The weekly TWEAK IT practice of small changes, or “tweaks,” builds that solid foundation of everyday contentment and order we all crave—one step at a time. You will learn how to:
- Create a “TWEAK IT snapshot” that brings all of your work and personal realities together in one complete picture.
- Use your current calendar & priority list to successfully manage this “snapshot” on a regular basis.
- Choose the standard tweaks you would like to see happen consistently every week (going to the gym every morning, or making sure to sit down with the entire family for dinner four nights out of the week).
- Pick your unique Tweaks of the Week – the new, periodic small actions and priorities you would like to add to your routine over the next seven days (reviewing household finances, setting up a LinkedIn profile or trying out a new sporting activity during the week).
- Partner with your boss, coworkers and family members to make these tweaks a reality.
- Review and revise their weekly Tweak It practices to keep it fresh and relevant.
To ensure your success, TWEAK IT includes the “get started” advice of experts from over fifty work and life related areas, like wellness, career relationships, personal finance, caregiving, and life and home maintenance.
Because I wanted the support and learning to continue even after you finished the book, we created the TWEAK IT TOGETHER mobile-friendly community site. The site will launch on Monday, January 7th, the day before the book is released!
How can you get started?
SPECIAL Limited Time Offer! If you pre-order three or more books, send us a copy of your receipt (firstname.lastname@example.org) and we will send you a special thank you gift!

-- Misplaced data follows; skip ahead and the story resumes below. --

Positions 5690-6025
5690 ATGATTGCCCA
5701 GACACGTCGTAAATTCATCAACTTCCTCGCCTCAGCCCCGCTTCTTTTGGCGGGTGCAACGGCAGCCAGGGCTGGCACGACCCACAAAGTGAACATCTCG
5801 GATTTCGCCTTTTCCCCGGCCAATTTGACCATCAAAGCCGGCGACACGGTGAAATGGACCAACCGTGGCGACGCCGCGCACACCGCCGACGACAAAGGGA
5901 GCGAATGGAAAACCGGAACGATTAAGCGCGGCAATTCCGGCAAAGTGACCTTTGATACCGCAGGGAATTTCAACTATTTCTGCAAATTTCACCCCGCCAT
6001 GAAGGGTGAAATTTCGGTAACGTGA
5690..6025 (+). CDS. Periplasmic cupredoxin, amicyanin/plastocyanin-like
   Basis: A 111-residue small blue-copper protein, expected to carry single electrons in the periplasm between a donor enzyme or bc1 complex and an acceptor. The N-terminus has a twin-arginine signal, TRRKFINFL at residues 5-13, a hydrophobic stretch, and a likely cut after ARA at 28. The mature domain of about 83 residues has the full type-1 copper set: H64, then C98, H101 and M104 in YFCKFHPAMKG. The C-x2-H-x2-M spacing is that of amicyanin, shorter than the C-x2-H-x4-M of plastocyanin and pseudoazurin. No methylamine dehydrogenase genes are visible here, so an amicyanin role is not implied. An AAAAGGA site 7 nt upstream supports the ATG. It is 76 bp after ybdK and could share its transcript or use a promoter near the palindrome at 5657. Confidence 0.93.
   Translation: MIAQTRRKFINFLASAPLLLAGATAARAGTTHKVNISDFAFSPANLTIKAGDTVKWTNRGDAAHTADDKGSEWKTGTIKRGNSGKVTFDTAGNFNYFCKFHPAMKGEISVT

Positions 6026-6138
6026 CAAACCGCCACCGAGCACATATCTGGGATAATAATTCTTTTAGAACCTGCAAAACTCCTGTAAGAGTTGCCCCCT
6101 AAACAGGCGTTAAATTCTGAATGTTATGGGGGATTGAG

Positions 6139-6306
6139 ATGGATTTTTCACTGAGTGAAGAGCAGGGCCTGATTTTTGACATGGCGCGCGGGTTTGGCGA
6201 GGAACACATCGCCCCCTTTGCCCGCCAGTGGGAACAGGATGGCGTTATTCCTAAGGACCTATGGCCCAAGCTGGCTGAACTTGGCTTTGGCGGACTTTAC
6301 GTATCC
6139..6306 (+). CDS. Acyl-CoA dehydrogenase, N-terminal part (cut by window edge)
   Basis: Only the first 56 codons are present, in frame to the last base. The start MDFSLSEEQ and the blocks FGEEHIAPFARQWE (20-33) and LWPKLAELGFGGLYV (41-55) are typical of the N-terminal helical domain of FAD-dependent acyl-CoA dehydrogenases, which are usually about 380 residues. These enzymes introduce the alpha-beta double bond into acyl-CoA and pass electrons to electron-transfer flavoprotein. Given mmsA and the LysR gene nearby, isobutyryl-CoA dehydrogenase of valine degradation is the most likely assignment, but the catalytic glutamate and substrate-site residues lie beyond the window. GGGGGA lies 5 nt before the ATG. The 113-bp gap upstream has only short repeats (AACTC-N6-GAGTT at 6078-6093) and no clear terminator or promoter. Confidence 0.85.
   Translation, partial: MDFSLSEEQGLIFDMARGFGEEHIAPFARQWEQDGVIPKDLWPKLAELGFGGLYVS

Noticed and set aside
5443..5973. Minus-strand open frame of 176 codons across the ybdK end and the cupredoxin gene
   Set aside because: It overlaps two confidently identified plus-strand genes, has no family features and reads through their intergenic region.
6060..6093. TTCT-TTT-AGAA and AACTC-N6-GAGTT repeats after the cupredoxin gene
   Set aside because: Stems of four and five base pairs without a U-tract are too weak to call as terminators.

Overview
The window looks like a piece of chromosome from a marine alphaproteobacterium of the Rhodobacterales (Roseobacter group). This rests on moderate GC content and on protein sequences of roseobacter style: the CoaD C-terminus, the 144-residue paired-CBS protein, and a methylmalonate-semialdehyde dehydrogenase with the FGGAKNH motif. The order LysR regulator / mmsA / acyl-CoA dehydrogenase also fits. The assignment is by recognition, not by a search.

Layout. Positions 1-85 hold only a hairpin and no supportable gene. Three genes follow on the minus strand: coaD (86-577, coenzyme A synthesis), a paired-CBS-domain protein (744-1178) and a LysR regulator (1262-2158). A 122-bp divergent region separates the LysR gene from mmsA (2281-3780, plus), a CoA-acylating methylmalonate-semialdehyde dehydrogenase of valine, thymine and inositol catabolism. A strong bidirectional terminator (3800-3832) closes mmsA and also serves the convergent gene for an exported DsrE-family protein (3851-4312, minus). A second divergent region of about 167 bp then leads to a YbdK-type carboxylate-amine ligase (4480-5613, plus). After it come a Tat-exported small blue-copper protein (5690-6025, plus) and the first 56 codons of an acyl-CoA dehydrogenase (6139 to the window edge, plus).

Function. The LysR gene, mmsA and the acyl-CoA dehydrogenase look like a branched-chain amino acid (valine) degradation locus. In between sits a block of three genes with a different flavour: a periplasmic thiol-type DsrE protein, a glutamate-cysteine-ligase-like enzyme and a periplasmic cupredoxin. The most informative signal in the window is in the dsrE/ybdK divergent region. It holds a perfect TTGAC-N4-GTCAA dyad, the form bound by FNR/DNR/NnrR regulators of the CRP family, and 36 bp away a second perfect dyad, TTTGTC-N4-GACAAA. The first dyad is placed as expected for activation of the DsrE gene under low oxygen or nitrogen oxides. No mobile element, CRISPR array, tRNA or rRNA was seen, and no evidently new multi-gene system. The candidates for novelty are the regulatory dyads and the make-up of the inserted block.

Like the NEW! TWEAK IT Community Facebook Page and Tell Your Friends!
Stay tuned for more updates!! If you haven’t already, be sure to join our mailing list.
As you can tell, I am so excited to share all that I have learned as I researched and wrote TWEAK IT, and I look forward to helping everyone “Just TWEAK IT” in the coming months!
Today begins a “week of action” for the bloggers who are part of AARP’s caregiving “kitchen cabinet.” Not only do I deal with eldercare/family caregiving issues professionally as a work+life strategy consultant, but I have been a caregiver myself.
As my call-to-action, I wanted to go back and reflect on how I felt in August, 2007 as I began to emerge from the eldercare trenches having just lost my mother to an 18 month fight with lung cancer. I had written a blog post entitled “Mom’s Peaceful Passing–Eldercare True Confessions.” Reading my words today, I am transported back to the exhaustion, complicated feelings and hard realizations. But mostly, I am proud.
I am proud of my mom. Proud of my sisters and even proud of myself. My mom brought us into this world, and we can honestly say that we shepherded her through her final transition in as loving and peaceful a way as possible.
But we were lucky. My sisters and I had very flexible jobs. My mother had enough money to get the care she needed (assuming it was available, which is a whole other issue.) And it was still hard. Harder than I remember. Clearly, time has softened the edges of the experience, but it hasn’t dimmed the insights and passion that continue to inform my work in this area.
Were you a caregiver in the past? When you reflect back on the experience today, how do you feel? What do you wish others knew that you may have learned the hard way? Here is my story from August, 2007. I would love to hear yours.